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A lengthy period of low interest and inflation rates and little stock market volatility now seems to be ending. – That's not negative for actively managed global funds, says Stig Tønder, the manager of Delphi Global.

Manager of Delphi Global, Stig Tønder

Although the low-interest-rate period has been positive for most people's private economy, it has also made it difficult for managers of actively managed funds to create excess return. Especially in broad markets, such as the European and global ones. Delphi Funds has done better than many other fund managers during the past five years, greatly due to its robust management concept. Nonetheless, the broadest funds have not achieved as good results as they did before.

First of all, why have low interest rates been challenging?

– The central banks' interference in the financial markets has led to capital being wrongly allocated. An example of this is the money that has been channelled into a non-productive sector like real estate, while as regards the stock market it has led to high capital flows to large, slow-growth dividend companies – much through index funds and some factor strategies. Such companies have often been seen as an alternative to interest-rate investments due to their stable earnings and dividends. Following a long upturn, these companies now appear expensive. Their present value is falling due to the rising discount rate, and that is not good news for their share prices.

Why are interest rates and inflation expectations rising?

– The answer to this primarily lies in the US economy. The available capacity in the economy has fallen to a level where, for instance, wages have started to rise. This has caused the US central bank (Fed) to increase the short-term interest rates. In addition, the Fed has terminated its measures to stimulate the economy and instead started to reduce the volume of money supply by not rolling interest-bearing securities they have purchased when these fall due, and this has raised the long-term interest rates. The government's need to borrow more money and lower levels of liquidity in the bond market have also contributed to this rise.

– At the same time, Trump's policy of reducing taxes and increasing tariff walls and the likelihood of larger infrastructure investments are helping to create higher inflation expectations. The rise in the US national debt as a result of the increased budget deficit also raises the risk premiums for lending money to the US government.

And this is an advantage for actively managed funds?

– As long as things don't spin out of control and we see a gradual normalisation, we believe these changes are beneficial for those parts of the stock market to which managers of actively managed funds are usually drawn. Active managers are dependent on rational markets, where the money goes where the risk, growth and return conditions are best, and not where the central banks are in reality directing capital.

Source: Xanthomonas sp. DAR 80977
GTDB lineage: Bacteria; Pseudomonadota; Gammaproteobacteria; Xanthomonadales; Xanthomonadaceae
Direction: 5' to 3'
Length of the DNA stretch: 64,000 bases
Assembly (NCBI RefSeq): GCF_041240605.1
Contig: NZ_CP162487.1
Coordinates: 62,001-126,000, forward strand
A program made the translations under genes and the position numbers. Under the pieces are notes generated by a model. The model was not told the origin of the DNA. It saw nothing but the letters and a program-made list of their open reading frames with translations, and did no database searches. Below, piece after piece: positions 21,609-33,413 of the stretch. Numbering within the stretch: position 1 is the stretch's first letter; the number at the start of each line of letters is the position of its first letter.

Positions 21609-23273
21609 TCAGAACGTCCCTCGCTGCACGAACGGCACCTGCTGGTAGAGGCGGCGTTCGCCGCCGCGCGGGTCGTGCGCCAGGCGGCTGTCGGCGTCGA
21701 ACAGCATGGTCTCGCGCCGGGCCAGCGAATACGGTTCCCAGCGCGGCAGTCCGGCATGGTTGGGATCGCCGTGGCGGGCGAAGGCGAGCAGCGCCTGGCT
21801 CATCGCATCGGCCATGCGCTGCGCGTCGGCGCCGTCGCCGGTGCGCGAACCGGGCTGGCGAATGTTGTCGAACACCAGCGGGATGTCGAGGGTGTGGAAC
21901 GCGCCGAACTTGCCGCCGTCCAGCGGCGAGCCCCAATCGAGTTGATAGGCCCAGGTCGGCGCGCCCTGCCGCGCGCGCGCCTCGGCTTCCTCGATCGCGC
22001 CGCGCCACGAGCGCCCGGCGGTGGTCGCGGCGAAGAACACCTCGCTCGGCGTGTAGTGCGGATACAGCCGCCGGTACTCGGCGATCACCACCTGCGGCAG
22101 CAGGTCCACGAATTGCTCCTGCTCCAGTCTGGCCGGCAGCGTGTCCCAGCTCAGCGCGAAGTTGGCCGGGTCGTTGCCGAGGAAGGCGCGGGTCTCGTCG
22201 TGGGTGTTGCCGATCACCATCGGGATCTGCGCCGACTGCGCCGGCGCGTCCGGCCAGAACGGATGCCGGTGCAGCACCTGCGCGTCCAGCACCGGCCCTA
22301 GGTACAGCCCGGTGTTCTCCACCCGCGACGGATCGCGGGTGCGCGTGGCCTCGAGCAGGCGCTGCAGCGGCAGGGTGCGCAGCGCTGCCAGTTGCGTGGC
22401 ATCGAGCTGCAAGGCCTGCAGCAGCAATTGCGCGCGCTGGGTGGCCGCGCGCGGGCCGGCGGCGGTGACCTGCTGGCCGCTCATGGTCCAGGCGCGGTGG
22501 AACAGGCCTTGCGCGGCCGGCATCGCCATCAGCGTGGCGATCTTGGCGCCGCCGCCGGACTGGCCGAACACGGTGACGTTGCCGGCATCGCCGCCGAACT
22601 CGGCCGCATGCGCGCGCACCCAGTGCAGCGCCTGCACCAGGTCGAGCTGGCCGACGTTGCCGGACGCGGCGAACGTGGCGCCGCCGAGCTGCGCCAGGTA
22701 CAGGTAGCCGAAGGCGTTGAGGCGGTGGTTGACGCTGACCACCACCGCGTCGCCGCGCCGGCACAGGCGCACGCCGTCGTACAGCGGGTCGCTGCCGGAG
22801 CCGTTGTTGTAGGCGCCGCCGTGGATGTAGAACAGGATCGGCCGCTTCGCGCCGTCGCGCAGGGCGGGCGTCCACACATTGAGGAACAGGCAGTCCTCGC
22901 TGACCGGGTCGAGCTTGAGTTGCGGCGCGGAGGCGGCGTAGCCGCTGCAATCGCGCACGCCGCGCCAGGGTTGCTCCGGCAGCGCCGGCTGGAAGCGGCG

The stock markets have risen a lot over the past few years. What are your thoughts on today's pricing?

– Share prices are at the high end, but we can't see any strong over-pricing that may trigger a sharp fall. At the same time, we see that prices are high due to index-heavy companies having experienced a strong inflow of capital. If we remove the largest companies in the USA, the prices appear far more moderate.

How does political risk affect the stock markets?

– The stock markets have to a large extent learned to live with political risk, although there is some noise and volatility at times. Trump has been a risk factor for a long time, but at the same time tax cuts and infrastructure investments are appreciated. Trump's threats of a trade war are perhaps the greatest concern right now, although a really large trade war appears rather unlikely.

Finally, do any sectors and topics stand out in the portfolio?

– Health, IT and finance are three sectors that are doing very well. All have experienced robust growth, have long-term value drivers and are reasonably priced. Solar and wind power are also important topics in the portfolio. The solar power sector has done particularly well this past year and provided a clear contribution to the fund's return.

– Otherwise, the portfolio has a good mix of cyclical companies in the commodity and manufacturing industry sectors, among others, and a significant portion of non-cyclical companies in, for instance, the health sector. The latter is one of the fund's biggest sectors. I can also add that the portfolio's cyclical part includes many late-cycle companies.

Here you can read more about Delphi Global